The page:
The move to AngularJS allows for more separation of the UI on the back end. You can make changes to the front end, improving the way users interact with the app, without having to change the application itself.

 

With the newly migrated Demand Trace, the development team set up restrictions for queries. Without the restrictions, users could input any alphanumeric combination—one letter and seven numbers, for example—and run a trace no matter whether the rail equipment ID format was valid. Instead, as soon as a customer enters an invalid character, an error message appears and the user cannot submit the search, preventing “bad queries” on cars that may not exist and any unnecessary charges.

Developers also made it easier to copy and paste using keyboard shortcuts and the mouse. This makes it easier for users to move large amounts of data from an application like Excel to the query box in Demand Trace so they can get their work done more efficiently.

“The move to AngularJS allows for more separation of the UI on the back end,” Paye said. “You can make changes like these to the front end of the app, improving the way users interact with the app, without having to change the application itself.”
 

Migration Supports Richer Apps, Better User Experience

Railinc employees work together during an Agile training session.There are reasons beyond flexibility to make the move to AngularJS.

“Chrome and other browsers aren’t supporting Flex,” said Prabhu Kompella, a project development manager. “It’s becoming obsolete.”

The ubiquity of mobile devices makes the move to AngularJS all the more necessary. While Flex supports interactivity, it is not supported by the two most common mobile operating systems—iOS and Android—and doesn’t enable responsive web design, which automatically adapts a web page to the type of device a customer is using.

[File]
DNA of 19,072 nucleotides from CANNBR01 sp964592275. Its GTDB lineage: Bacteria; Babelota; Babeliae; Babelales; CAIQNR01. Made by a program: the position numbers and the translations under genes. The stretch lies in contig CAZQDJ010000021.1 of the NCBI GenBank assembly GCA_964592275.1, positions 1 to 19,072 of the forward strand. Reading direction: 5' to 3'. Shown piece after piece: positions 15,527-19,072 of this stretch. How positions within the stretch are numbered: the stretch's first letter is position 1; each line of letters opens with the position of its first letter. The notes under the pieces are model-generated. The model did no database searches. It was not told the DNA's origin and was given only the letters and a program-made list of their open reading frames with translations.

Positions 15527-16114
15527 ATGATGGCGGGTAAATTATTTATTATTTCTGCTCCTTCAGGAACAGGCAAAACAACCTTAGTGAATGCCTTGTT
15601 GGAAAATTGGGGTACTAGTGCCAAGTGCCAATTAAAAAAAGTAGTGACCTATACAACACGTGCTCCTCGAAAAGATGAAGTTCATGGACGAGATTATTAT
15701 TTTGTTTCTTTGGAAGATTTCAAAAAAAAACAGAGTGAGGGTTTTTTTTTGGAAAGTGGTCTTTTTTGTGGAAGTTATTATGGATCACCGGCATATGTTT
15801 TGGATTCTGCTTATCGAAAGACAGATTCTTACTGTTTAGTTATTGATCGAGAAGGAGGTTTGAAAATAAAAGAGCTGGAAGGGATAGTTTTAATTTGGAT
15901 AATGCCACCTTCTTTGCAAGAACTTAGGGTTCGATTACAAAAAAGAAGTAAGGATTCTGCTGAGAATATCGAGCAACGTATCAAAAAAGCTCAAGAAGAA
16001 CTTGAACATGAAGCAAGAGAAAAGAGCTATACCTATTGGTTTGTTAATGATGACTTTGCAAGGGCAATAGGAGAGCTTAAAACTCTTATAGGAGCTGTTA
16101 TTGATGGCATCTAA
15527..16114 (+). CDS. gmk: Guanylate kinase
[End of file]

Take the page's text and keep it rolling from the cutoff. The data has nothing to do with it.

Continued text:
Not only are applications on the AngularJS platform mobile friendly, they’re easier to build and update.

“The level of productivity for developers is better,” said Ryan Nguyen, a user interface architect. “It cuts down on the development time.”

There is also more opportunity to automate testing, which speeds the development process. The platform also supports changes that will improve the overall user experience, bringing applications in line with what customers are used to on non-Flex web pages.

“What we’ll end up with is a richer application for users,” Paye said. “That helps us deliver a better user experience.”

—Railinc Corporate Communications

Railinc Ranked a Top Triangle Developer

Let’s be clear: We all prefer to be recognized for the quality and value of our work.

Like when the Railinc-made mobile app AskRail, which is a safety app for first responders, gets discussed on CNBC or by a rail industry publication. That makes us feel proud because our work means something.

But it’s also nice to be recognized for having a large presence in a thriving tech community where that product gets made. Like right here in the Triangle, one of the hottest tech communities in the U.S.

Railinc was recently ranked as one of the largest software developers in the region by the Triangle Business Journal. This annual survey ranks the top 25 Triangle software developers by the number of local employees.

Coming in at No. 8 on the list, Railinc is in good company with area stalwarts including IBM, SAS, Allscripts, HCL Technologies and Red Hat. With 295 employees, Railinc is also one of eight companies listed with more than 250 employees. This is the sixth consecutive year Railinc has appeared on the list, which was published on Aug. 14.

"We have a lot of talented people at Railinc doing important work to serve the freight rail industry," said Allen West, president and CEO. "The Triangle is one of the great places for technology workers in the U.S., and it's exciting for us to be among the largest software developers in the region."

A complete list of the largest software developers in the Triangle is available at http://www.bizjournals.com/triangle/subscriber-only/2015/08/14/software-developers.html (subscription required).

—Railinc Corporate Communications

Training, New Tech Help Employees "Own" Apps

Employee training is an important part of Railinc’s culture. From certifications to regular lunch and learns to on-site training in a working rail yard, employees have a variety of opportunities to grow their knowledge of Railinc technologies and the freight rail industry.

Remaking the way business analysts, developers and others approach their work, like the Railinc Rules and Process Modernization (RPM) program is doing, requires a significant training effort that helps educate employees on new technologies and concepts.